No. 17 Maryland men’s soccer takes Big Ten tourney seeding hit with 4-2 loss to Michigan

Midfielder Eli Crognale heads home Maryland soccer's second goal against Michigan on Nov. 3, 2019 at Ludwig Field, an eventual 4-2 loss. (Richard Moglen/The Diamondback)

Entering Sunday’s match, Michigan and No. 17 Maryland men’s soccer were slotted at third and fourth in the conference standings, respectively. The Terps needed a result to have a chance to host a Big Ten quarterfinal game.

Trailing 3-2 with 30 seconds to play, coach Sasho Cirovski sold out for the equalizer, sending goalkeeper Niklas Neumann to the box for a corner. Once the Wolverines cleared the chance, forward Jack Hallahan sprinted across midfield and rolled a shot toward the vacant net.

The ball steadily inched toward the net and trickled across the line to seal Maryland’s fate as the No. 5 seed in the conference tournament, as Michigan erased a second-half deficit to claim the No. 3 seed for itself with a 4-2 victory over the Terps on Sunday evening at Ludwig Field.

“It’s disappointing,” defender Johannes Bergmann said. “Our goal was obviously to play here [for] the quarterfinal, but it didn’t work out.”

Still, for the second straight game, Maryland’s attack enjoyed a promising start.

In the fifth minute, defender Ben Di Rosa worked his way around a defender at the end line and drove toward the net. Goalkeeper Owen Finnerty was in a peculiar position of whether to defend the shot or a pass. Di Rosa waited him out and ultimately sent a pass across to forward Eric Matzelevich, who tucked in the goal.

“I saw the defense was kinda off balance,” Di Rosa said. “[I] was able to take it end line, and Eric was in a good spot for an easy goal across the face of the goal.”

[Read more: Eli Crognale, the youngest in a soccer-filled family, has made his own name at Maryland]

Just minutes later, Michigan played a cross to the box that took a deflection toward Neumann. While Neumann elevated to make a play, Michigan defender Jackson Ragen knocked Maryland’s shot-stopper to the ground. Forward Mohammed Zakyi was in the right position to put the ball in the back of the net.

As Michigan tepidly celebrated, the Terps looked around waiting for a foul to be called. After it was clear there wouldn’t be, Cirovski yelled loudly from the sideline, “That’s a foul,” followed by, “Unbelievable!”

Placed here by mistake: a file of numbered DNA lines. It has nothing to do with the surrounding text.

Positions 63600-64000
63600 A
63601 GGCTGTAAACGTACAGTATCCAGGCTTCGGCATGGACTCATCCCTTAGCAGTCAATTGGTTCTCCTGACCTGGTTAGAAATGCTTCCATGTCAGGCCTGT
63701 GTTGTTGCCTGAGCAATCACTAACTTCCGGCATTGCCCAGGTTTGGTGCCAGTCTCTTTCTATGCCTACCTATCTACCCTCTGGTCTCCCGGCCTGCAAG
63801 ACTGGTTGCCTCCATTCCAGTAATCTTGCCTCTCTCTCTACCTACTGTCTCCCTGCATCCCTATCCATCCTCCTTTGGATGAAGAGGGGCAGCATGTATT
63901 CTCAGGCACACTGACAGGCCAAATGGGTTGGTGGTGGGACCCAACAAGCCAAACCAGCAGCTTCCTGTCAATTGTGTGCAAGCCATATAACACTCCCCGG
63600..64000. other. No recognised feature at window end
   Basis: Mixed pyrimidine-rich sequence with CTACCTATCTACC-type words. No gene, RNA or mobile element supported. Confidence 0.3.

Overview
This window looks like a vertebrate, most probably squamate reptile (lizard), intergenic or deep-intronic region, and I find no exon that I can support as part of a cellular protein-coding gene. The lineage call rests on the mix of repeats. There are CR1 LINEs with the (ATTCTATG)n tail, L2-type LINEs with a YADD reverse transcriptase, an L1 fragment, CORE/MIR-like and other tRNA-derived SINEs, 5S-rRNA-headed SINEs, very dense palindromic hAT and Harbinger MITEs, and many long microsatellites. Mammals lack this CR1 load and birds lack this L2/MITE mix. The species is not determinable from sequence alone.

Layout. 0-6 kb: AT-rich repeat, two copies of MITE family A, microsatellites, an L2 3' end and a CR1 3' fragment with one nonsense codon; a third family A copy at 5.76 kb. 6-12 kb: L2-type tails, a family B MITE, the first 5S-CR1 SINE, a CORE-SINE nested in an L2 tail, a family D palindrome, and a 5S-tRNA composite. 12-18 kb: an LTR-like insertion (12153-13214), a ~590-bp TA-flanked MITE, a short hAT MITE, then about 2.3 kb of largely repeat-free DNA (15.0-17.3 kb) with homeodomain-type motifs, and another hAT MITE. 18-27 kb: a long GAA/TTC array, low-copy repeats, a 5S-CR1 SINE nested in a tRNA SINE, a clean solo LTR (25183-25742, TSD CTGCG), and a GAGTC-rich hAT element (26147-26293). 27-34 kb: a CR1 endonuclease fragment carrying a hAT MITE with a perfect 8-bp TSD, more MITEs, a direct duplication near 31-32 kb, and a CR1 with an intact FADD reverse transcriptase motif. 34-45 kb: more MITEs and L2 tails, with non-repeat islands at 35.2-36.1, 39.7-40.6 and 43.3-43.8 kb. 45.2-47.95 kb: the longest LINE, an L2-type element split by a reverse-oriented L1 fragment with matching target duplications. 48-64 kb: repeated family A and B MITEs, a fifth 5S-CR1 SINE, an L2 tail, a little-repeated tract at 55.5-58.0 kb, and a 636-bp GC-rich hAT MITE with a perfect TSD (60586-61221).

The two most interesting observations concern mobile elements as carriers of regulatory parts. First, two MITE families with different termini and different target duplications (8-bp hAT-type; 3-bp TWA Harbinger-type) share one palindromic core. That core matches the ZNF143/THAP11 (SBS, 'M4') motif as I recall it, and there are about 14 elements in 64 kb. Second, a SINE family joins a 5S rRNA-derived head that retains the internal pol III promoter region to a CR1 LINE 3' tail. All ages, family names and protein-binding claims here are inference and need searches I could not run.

Cirovski’s squad didn’t allow the controversial call to shake its confidence, though, responding in the 12th minute to regain the lead.

“I thought it was a foul,” Bergmann said. “But, whatever. We came back very good, bounced back very good [and] scored a second goal.”

The goal-scoring sequence started with Bergmann playing a ball from midfield to Di Rosa on the right flank. Di Rosa looked up, picked out midfielder Eli Crognale in the box and sent in his cross. On his Senior Day, Crognale headed in the score to put the home side back on top, 2-1, a lead the Terps carried into halftime.

But a minute after action resumed for the second half, Michigan seized control of the match. Hallahan lofted a cross into the box, where forward Derick Broche beat two Maryland defenders in the air and headed in the goal.

Eight minutes later, that goal-scoring tandem took on opposite roles. Broche delivered a cross into the box, and Hallahan’s header beat Neumann to push the visitors into the lead.

“They were very efficient on their crosses in the box,” Cirovski said. “And our box defending was weak today.”

For the second consecutive game, the typically reliable Maryland defense had relinquished an early lead and forced the attack to search for an answer.

Matzelevich nearly provided that response with 50 seconds left. The junior unleashed a strike from outside the box that was headed for the upper-right corner. But Finnerty laid out and got just enough of the shot to deflect it out of play.

On the ensuing corner, the ball kicked around in the box briefly before Hallahan took control and wrapped up the No. 3 seed for the Wolverines.

With the result, Maryland dropped to the No. 5 seed and will play on the road against Northwestern next Sunday in the quarterfinal round. If the Terps win that game, they would return to Ludwig Field, the site of the Big Ten’s semifinal and final rounds.

“We’ll do everything we can to try to come back here for the semifinal,” Cirovski said.

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